We all know how archery works in the olympics, and probably how urban archery works, I’ve written some articles about both. But, those are not the only types of archery competition in the world. There is not only the Olympic competitions and more traditional ones, there are also some creative types of archery.
What is ASA archery? ASA Archery is a competition organized by a group, in which people compete doing 3D archery. 3D tournaments to be precise, in which archers shoot not at regular targets, but at 3D animals made of plastic and different materials.
What does ASA mean?
ASA stands for Archery Shooters Association. It was created in Kennesaw, Georgia in 1993. This association has over 7000 members around the United States. They organized competitions and different events, mainly around 3D archery. They have different levels of competition according to the archer’s skill level. You must be registered there or be in a club that is registered with the association to take part.
If you’re part of an archery club, there is a good chance that its registered with the ASA, since there are over 330 clubs with membership. If you’re interested in trying 3D archery or any of their events, you should contact your club president or representative; and if you’re in a club outside of the ASA, you could try to reach the association yourself and ask for a way to participate.
How Are ASA Competitions Run?
Mostly played outside, archers compete by shooting at 20 different 3D targets in animal shapes. Each animal has scoring rings like an Olympic archery target, which are worth 14, 12, 10, or 8 points. Any shot in the animal target, but outside of the scoring rings is considered to be worth 5 points; but any shot outside the animal target is consider a 0.
Well, it is fair, you missed the target so you don’t get any points!
If you were hunting, the animal would flee as soon as it hears the arrow passing by; and if it were Olympic archery, well, you wouldn’t get any points for missing the target.
All official targets at the ASA competitions are made by Mckenzie Targets, the association is currently using the following 3D animals for their events:
• Grazing Deer
• Large Alert Deer
• Large Sneak Deer
• Pronghorn Antelope
• Mule Deer
• Russian Boar
• Medium Deer
• Large Deer
• Mountain Lion
• Wild Boar
• Med. Black Bear
• Corsican Sheep
Here is a small video showing one of ASA previous competitions so you guys might have a look and an idea of how it is like.
What are ASA rules?
All ASA competitions, as in Olympic archery, have different categories. From Open categories to senior and advance levels for pro ASA archers. Each has some variation with the rules. I’m not going to list each of those here, but I would mention some points that draw my attention.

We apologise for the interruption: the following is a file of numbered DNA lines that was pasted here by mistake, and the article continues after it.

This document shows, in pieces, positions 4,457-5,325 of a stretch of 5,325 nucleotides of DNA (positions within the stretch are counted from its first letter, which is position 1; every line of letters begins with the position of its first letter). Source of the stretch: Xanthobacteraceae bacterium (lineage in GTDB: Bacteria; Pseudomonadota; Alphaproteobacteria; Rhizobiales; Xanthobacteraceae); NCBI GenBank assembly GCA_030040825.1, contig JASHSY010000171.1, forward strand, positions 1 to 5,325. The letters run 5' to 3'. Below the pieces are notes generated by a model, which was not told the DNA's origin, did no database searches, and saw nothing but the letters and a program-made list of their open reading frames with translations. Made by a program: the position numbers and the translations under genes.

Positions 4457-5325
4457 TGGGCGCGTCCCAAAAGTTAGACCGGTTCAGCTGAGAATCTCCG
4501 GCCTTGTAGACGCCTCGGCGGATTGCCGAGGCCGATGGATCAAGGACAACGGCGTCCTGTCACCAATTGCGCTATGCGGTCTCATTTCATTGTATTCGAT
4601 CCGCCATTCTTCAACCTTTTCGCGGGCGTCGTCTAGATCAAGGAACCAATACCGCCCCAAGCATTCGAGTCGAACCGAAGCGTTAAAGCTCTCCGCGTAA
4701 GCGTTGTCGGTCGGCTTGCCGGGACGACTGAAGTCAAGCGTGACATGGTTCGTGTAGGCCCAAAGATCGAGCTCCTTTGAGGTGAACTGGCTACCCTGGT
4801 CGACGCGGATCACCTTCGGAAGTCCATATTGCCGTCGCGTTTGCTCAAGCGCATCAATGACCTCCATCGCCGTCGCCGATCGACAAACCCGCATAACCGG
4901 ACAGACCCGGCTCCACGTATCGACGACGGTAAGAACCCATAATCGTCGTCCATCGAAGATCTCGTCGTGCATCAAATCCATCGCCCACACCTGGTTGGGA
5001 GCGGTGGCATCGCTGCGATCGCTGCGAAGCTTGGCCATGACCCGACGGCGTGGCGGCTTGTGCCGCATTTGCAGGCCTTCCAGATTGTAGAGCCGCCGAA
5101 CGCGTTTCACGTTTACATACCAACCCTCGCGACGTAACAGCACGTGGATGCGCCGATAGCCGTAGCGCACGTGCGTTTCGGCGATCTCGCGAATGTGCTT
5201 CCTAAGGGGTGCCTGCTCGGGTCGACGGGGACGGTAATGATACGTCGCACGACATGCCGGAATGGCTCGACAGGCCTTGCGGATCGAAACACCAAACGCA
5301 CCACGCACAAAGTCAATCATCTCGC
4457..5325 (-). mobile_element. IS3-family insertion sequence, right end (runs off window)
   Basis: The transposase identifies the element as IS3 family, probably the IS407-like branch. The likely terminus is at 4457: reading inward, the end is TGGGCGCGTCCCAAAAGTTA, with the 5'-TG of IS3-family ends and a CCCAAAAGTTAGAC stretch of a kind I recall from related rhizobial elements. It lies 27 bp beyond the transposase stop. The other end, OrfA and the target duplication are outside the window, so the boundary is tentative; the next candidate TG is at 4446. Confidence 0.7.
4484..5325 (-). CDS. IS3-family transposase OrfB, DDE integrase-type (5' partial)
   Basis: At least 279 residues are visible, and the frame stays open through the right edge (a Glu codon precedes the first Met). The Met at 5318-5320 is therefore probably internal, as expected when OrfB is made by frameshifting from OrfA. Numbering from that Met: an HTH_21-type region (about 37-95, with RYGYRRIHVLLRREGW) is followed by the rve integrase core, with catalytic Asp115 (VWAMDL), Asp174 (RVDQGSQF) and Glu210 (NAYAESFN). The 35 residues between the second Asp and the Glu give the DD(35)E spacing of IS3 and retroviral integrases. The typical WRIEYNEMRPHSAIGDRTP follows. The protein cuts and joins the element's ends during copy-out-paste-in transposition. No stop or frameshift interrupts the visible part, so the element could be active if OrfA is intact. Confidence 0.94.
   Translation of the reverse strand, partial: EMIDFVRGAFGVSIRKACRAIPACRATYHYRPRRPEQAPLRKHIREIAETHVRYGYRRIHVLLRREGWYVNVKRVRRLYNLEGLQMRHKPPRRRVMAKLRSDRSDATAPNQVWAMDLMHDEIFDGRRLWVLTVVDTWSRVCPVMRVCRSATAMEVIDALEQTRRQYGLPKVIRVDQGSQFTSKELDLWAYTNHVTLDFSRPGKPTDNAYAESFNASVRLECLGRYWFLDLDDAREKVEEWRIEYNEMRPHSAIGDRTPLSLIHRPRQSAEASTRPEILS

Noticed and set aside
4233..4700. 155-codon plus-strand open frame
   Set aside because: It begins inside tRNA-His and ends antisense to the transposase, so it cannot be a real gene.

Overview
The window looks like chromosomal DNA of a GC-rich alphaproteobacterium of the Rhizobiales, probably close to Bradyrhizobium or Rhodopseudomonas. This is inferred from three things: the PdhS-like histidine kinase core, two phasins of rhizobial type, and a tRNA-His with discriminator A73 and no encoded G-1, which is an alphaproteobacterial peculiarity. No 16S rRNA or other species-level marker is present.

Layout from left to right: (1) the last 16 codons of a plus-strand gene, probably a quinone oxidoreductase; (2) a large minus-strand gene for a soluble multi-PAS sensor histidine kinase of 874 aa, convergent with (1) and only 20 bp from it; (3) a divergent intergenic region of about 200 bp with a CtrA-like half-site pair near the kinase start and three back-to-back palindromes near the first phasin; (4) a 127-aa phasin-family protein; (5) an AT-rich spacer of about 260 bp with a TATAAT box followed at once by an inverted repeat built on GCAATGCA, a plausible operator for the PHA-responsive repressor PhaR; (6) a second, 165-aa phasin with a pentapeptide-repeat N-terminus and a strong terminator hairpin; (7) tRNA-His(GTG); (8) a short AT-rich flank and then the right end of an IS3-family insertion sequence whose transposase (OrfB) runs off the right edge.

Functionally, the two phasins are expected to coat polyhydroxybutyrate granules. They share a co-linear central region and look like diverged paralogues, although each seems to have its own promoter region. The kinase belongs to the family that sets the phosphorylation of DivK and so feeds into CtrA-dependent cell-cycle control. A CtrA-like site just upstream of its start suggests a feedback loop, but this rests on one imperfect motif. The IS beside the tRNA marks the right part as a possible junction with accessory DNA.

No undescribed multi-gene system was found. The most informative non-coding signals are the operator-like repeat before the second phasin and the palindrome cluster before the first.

The open categories, they allow archers to use compound or recurve bows, with either sight or stabilizer they feel is a good fit. There are no checking processes to standardize sights as an Olympic competition – I think this is a fun addition since you can actually customize your bow as you please for the tournament. They do have a different bow strength limits per competition, these are generally in place to protect the targets so they can be used by multiple archers without falling apart.
Which ASA competitions are there?
At the time of writing, there are 6 different scheduled ASA competitions around the US, each with different sponsors. This year, we will have the following competitions:
• Hoyt Pro / Am. In Foley, Alabama.
• Mathews Pro / Am. In Metropolis, Illinois.
• Easton Southwest Shoot Out. In Paris, Texas.
• Elite Archery Pro / Am. In Cullman, Alabama.
• Tru ball – Black Eagle Pro / Am. In London, Kentucky
• Delta McKenzie ASA Classic. In Russell County, Alabama.
Each competition requires a new registration and it has a different set of rules. If you’re interested in participating, be sure to check all the rules, the categories, dates and places where you can stay.
Who are the top Scorers in ASA Competitions?
The ASA Website keeps a record of the current scores and breaks them down by tournament, year, class and many other filters.
In my experience, rankings in this kind of individual sport are changing constantly and you can see big shake ups after each event. Like Tennis and Olympic archery, one competition might change the entire picture.
I believe archers have always been some of the most reachable sportspeople on Earth. For amateurs looking for inspiration, reaching out to a professional football or basketball player seems like an impossible objective. While archers seem to be a little closer to amateurs. I’ve had success reaching out to professionals on Instagram, youtube and other social media platforms and had well thought out messages in response. That’s a great thing about not participating in one of the biggest sports in the world such as soccer, we can still talk to each other without a manager in the way. So look for these guys in case you want to learn more about the discipline.
What is 3D Archery?
3D archery is a type of archery in which archers shoot to real-size and shaped models. Most people try to recreate what a hunting experience and environment will look like. This is a type of archery pretty popular among hunters. Each target is supposed to help recreate a different hunting scenario. Most of the time they are placed within an environment like a forest or any open space where people can move from target to target.